Music memorabilia valuation day at The Storey in Lancaster
and live on Freeview channel 276
Bring along any type of rare music memorabilia for a free valuation from Tracks and selected items can be purchased on the day.
Lancaster University was at the forefront in booking many of the great bands that played the university circuit in the seventies including Paul McCartney and Wings.
In fact, it overtook Leeds University as the premier venue on the circuit for the groups to play by the late seventies.
It was a man named Barry Lucas, a full time employee of Lancaster University Students Union, who was primarily responsible for bringing top name artists and groups to the university’s Great Hall.
Barry’s first booking was the Who in May 1970 – a fabulous gig from all accounts.
Barry went on to book an astounding range of bands – Free, The Who, Pink Floyd, Velvet Underground, Bob Marley, Queen, Eric Clapton, The Jam, The Clash, The Stranglers, The Smiths and Joy Division, to name but a few.
One of the most memorable gigs Barry recalls was the surprise concert that Paul McCartney and Wings played at Lancaster University as part of the Wings University tour.
Wings turned up on the afternoon of the gig and hung around on the grass outside the Great Hall whilst arrangements were made with Barry and then returned later that night to play a barnstorming set.
As Wings were leaving Barry and two of his assistants went down to their van with a bag containing the £550 quid in coins taken at the door with which to pay them.
Macca took a few coins for petrol money and then gave the rest back telling Barry to put it in the Miners Strike Fund!
In 1976, Barry Lucas commissioned a man named John Angus to design posters for concerts at the uni.
Between 1976 and 1981 John produced around 75 posters for concerts held at the university.
Many of these can be seen in the book ‘When Rock Went To College – Legends Live at Lancaster University 1969 – 1985’.
Using a wide range of inspiration and props including photographs that he had taken, shop window mannequins, old gargoyles, photographs etc., John produced an exciting array of posters for the university.
Although not everyone agreed, The Jam complained that he made them look like a punk band (which he thought they were!).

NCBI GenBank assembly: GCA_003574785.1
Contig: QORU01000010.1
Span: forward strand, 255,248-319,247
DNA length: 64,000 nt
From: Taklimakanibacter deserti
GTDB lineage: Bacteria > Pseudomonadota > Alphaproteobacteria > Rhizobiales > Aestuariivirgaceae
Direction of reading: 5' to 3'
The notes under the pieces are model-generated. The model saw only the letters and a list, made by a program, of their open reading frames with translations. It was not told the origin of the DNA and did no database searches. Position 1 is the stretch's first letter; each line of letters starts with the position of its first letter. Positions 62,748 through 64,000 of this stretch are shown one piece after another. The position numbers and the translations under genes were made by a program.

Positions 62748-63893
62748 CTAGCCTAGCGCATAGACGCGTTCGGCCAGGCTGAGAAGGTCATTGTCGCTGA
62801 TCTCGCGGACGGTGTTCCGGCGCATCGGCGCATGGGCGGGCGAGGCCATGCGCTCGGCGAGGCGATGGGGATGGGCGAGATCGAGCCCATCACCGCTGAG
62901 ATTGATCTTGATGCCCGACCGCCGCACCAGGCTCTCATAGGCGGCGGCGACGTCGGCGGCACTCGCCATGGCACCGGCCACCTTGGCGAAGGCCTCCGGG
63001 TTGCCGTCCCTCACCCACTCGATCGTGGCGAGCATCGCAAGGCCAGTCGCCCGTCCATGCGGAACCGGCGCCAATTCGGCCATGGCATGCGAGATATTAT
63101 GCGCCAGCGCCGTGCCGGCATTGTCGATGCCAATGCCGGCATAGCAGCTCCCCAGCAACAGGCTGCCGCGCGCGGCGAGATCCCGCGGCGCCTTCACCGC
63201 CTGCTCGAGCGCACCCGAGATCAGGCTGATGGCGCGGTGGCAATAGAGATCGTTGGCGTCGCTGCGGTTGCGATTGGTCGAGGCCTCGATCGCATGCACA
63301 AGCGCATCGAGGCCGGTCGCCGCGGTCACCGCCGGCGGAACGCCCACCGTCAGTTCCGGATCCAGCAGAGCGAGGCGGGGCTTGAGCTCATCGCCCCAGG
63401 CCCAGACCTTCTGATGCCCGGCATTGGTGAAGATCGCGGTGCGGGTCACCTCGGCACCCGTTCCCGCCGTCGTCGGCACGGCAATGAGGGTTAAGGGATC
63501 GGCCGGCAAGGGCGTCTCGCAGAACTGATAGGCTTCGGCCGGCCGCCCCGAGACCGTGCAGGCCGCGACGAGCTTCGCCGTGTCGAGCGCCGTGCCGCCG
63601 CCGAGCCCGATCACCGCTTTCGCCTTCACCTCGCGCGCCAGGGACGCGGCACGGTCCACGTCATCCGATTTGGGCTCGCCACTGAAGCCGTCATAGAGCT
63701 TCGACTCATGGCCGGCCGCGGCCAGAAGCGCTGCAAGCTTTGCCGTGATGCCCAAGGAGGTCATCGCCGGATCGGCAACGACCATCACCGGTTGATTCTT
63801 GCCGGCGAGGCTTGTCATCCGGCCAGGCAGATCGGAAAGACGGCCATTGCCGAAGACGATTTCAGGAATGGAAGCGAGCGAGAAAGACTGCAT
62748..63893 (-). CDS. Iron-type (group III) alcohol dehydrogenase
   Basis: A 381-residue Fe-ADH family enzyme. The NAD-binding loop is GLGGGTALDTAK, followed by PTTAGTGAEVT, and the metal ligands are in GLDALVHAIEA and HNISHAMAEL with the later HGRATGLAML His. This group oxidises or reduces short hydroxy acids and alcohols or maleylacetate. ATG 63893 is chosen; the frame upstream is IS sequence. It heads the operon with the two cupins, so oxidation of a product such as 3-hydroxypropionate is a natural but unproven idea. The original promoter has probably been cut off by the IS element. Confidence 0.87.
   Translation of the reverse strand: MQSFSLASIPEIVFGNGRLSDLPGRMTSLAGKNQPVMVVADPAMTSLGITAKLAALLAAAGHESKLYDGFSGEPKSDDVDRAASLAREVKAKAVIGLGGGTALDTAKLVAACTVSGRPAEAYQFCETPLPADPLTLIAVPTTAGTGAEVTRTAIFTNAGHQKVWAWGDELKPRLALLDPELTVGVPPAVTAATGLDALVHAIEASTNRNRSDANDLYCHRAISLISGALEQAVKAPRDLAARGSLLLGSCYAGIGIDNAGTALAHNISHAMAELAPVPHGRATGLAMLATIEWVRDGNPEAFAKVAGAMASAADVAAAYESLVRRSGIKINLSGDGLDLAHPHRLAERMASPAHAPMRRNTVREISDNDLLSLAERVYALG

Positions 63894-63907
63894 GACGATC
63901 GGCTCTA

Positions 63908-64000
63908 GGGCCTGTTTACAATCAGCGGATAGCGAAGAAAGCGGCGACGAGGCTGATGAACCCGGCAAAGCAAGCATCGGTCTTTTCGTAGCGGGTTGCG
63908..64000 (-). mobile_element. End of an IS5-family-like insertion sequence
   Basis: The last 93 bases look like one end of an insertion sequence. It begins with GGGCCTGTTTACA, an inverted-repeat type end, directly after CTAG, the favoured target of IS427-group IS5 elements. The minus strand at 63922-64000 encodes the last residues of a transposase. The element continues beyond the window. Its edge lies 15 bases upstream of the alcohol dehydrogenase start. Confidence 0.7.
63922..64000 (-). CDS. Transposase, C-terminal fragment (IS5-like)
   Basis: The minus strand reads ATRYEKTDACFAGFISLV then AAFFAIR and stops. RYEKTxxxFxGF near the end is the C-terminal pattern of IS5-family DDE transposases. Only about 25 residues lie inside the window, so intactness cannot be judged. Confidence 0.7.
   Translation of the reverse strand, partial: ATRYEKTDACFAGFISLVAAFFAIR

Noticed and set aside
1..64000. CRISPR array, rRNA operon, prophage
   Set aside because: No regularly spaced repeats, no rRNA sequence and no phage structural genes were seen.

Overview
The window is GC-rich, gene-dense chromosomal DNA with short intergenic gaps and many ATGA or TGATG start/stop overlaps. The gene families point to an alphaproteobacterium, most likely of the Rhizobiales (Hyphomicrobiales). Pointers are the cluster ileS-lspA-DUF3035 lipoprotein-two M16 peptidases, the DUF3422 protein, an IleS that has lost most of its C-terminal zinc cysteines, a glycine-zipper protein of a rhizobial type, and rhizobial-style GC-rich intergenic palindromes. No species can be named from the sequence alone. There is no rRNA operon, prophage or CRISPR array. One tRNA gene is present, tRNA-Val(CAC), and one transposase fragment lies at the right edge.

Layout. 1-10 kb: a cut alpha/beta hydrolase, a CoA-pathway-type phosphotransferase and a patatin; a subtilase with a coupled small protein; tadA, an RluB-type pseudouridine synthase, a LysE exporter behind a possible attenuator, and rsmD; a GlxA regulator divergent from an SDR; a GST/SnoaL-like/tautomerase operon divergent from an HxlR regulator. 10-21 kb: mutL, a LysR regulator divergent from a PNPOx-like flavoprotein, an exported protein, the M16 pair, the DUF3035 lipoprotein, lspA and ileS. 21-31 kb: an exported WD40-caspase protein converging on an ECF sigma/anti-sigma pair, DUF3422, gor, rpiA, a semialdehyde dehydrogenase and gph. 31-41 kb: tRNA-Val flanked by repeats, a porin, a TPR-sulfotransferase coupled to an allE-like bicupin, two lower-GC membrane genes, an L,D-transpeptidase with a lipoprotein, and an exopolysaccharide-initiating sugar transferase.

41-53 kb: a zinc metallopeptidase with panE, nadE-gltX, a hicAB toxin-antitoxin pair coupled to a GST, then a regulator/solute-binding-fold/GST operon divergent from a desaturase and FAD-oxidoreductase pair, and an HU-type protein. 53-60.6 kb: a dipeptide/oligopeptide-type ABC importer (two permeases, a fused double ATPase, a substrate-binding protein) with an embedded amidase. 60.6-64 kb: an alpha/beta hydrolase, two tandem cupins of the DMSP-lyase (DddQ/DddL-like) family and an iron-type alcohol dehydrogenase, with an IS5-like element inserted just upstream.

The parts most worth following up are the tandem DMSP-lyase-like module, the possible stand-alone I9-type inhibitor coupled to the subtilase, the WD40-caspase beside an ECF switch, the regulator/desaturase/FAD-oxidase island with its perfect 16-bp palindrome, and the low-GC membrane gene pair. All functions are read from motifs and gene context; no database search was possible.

Many of John’s posters are now very highly regarded as artistic works in the field of pop music iconography and many of them are worth good money.
For example, posters from the following gigs at Lancaster Uni in mint condition would bring around £800 each – The Jam, Joy Division, The Who, The Smiths and Pink Floyd.
Collecting concert posters is only one aspect of the field of accumulating music memorabilia.
Collectors all over the world buy and exchange all types of artefacts associated with popular music – stage clothing and stage used instruments, concert flyers and tickets, signatures, song lyrics, record awards etc.
The desire to find and collect seems to be relentless amongst pop music fans.
Consequently, there has been a constant upward pressure on the price of rock ‘n’ roll ephemera over the last 40 years. Rare concert posters, autographs, clothing and instruments relating to the major bands of the sixties and seventies bring the top money.
As has been the case over the last four decades, it is still The Beatles, The Rolling Stones, Jimi Hendrix, The Who, Led Zeppelin, Pink Floyd, Bob Marley and The Doors whose memorabilia is most sought after and which brings the best prices.
The memorabilia of Madonna, Prince and Michael Jackson is the most highly valued from the subsequent decades.
There has been a particularly strong rise in the value of specific types of pop music memorabilia over the last 40 years. A good set of Beatles autographs can now bring around £4,000, one of their signed albums £10,000 plus and a vintage Beatles concert poster around £10,000.
The signatures of the Jimi Hendrix Experience are valued at £2,000 and an original large format poster from one the group’s gigs could bring £12,000.
A Led Zeppelin album signed clearly is worth £10,000 and a poster from one of their early gigs at Preston Public Hall, for example, would be valued at around £8,000.
Memorabilia relating to the Who and Pink Floyd such as signatures and related concert ephemera is very highly sought after.
Kurt Cobain ’s acoustic guitar has been rated the most expensive item of rock memorabilia at more than £4million.
The Nirvana frontman’s 1959 Martin D-18E, which changed hands for £4,530,097 in 2020, came ahead of instruments owned by the likes of Jimi Hendrix, Keith Richards, Elvis Presley and Ringo Starr.
It beat a life-sized porcelain figure of Michael Jackson and his chimp Bubbles, which sold at Sotheby’s New York in 2001 for £3,800,000.
The guitar of Pink Floyd legend Dave Gilmour came third in the all-time best sellers list.
His black Stratocaster went at Christie’s in America in 2019 for £3,013,000.
The top 10 of most expensive rock memorabilia is dominated by John Lennon and Ringo Starr with the cars, guitars, drum kits and pianos of the former Beatles dominating the list.
Lennon’s Rolls-Royce, which had a unique psychedelic Romany gypsy style paint job, sold at Sotheby’s in 1985 for £1,700,000 making it the sixth highest seller.
And the piano on which he composed his song Imagine was sold to late Wham! star George Michael for £1,670,000 in 2000, placing it seventh on the list.
Ringo’s first drum kit used as the Fab Four rose to stardom went for £1,595,740 in 2015 making it the eighth most expensive.
In 10th place came Bob Dylan’s handwritten lyrics for Like A Rolling Stone which sold at Sotheby’s in 2012 for £1, 546,582.